In the literature review process, 47 documents were identified in both databases, including duplicates (Scopus, n = 26; WoS, n = 21). After the exclusion of duplicate items, the search result was reduced to 34 unique articles for review. The complete articles were obtained and examined according to inclusion criteria such as methodology, theoretical relevance and relationship among the concepts of emotion, classroom climate and interactional context concerning the academic performance obtained by students. The researchers S.D.-I. and J.C-M. made all the decisions, but any questions were discussed in the research team. As a result, nine articles met the inclusion criteria for this review, synthesised in Table A1 (Appendix A). Figure 2 shows a flow diagram with the relationship among the steps, criteria and results of the selection process of articles.
The results obtained in the systematic review reported nine articles corresponding to research studies that examined different educational levels (kindergarten, primary, secondary and undergraduate) and which, methodologically, used the quantitative approach. These articles highlighted the importance of the classroom climate and interactions as positive factors that contribute to students’ learning outcomes. In this regard, Meyer and Eklund [46], Wayne, et al. [47] and Bove, Marella and Vitale [14] showed a relationship between classroom climate and academic performance, which is also apparent from studies using data derived from PISA 2012 and 2015 [48].
Regarding the relationship between peers and actors in the educational community, we can explore three predictive variables of improved academic performance associated with the classroom climate: emotional support, class organisation and instructional support [48].
The relationship between motivation and academic performance is discussed in research by McCormick, et al. [49], Schenke, et al. [50], Rusticus, et al. [51] and Allen, Hamre, Pianta, Gregory, Mikami and Lun [48]. In recent years, Rohatgi and Scherer [25], in their research study, focused on the students’ perception of their teachers and the motivation that this generates for academic achievement, which is consistent with the relationship between social and emotional learning and the risk of academic failure proposed by Cipriano, et al. [52].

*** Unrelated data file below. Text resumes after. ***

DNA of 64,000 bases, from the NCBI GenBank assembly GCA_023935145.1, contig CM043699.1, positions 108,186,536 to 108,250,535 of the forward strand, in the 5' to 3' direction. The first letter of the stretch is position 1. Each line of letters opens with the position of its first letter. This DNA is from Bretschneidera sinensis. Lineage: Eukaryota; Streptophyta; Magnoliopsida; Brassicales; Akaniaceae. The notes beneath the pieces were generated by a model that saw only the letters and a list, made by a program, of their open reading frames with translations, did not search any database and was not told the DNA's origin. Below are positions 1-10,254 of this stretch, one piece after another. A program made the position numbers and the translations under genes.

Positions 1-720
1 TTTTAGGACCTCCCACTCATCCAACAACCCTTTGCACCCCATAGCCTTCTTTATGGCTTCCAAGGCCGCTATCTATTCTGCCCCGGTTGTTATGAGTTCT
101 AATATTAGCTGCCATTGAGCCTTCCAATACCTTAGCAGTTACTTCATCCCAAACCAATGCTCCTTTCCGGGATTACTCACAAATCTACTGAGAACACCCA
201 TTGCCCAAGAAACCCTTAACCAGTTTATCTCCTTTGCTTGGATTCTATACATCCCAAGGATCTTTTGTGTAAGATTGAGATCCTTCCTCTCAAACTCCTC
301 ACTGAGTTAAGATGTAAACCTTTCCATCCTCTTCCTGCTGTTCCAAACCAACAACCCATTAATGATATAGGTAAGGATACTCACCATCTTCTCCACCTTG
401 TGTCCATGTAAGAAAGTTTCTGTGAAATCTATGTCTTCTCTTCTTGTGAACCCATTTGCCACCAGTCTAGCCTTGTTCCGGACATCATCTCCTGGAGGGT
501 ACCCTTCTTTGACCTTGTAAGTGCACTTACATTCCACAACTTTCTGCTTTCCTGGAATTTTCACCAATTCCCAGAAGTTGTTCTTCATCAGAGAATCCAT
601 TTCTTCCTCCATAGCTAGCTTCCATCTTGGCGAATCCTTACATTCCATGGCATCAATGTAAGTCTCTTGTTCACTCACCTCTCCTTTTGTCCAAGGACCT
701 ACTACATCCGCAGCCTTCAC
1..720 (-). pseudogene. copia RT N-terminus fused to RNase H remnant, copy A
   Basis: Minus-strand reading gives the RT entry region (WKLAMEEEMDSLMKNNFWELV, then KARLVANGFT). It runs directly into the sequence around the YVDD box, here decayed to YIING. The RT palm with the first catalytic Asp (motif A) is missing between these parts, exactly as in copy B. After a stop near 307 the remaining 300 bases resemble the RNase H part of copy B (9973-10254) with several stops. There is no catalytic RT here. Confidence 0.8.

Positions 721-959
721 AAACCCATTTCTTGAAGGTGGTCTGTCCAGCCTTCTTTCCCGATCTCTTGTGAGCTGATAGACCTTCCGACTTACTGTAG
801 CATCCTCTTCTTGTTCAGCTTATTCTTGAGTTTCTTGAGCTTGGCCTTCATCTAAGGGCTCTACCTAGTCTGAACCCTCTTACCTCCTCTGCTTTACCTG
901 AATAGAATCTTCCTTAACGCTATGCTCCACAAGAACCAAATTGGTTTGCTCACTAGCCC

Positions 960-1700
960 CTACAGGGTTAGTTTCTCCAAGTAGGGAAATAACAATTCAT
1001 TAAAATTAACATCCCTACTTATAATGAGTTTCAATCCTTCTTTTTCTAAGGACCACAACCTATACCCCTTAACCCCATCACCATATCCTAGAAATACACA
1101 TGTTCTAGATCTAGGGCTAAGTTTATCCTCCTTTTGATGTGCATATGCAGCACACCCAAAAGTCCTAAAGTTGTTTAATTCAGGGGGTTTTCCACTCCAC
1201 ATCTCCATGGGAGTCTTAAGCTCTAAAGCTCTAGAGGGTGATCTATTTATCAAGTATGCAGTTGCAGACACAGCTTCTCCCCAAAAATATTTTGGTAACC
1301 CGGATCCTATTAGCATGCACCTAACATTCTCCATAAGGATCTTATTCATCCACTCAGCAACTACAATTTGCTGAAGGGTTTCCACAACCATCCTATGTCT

Finally, this literature review summarises some evidence showing the importance of deepening our understanding of the interactions that favour the classroom climate, learning and results.

4.2. Content Analysis and Consistency with the Theoretical Model

The content analysis reviewed and re-categorised 193 items related to the context questionnaire’s personal and social development indicators applied to students [53]. Table 1 shows the results obtained in this review process, which allowed us to identify 57 items consistent with our adaptation of the theoretical model proposed by Ibáñez [3] (Figure 1). Then, ten expert judgement assessments of all 57 items and eliminated 19 of these items. A total of 37 items met the inclusion criteria in good accordance with the theoretical model (Table 1). These items showed that they were sufficiently related and could be reduced to generate three factors interpreted as emotion indices, which could be associated with favourable and unfavourable emotions for learning. The motivation interaction index, exclusive interaction index and interactional context index corresponded to 11 items, 19 items and 7 items, respectively.

4.3. Favorable and Unfavourable Emotion Indices for Learning

Sample participants who met the selection criteria corresponded to 38,454 for second-grade high school students. With this sample, 37 items grouped in three emotion indices were evaluated by the PCA method. In order to avoid redundant information, the 37 items of the context questionnaire were reduced to the 12 items that contributed the most variance to the data set. This exploratory method separated our items set into three groups that correlate well with the emotion indices.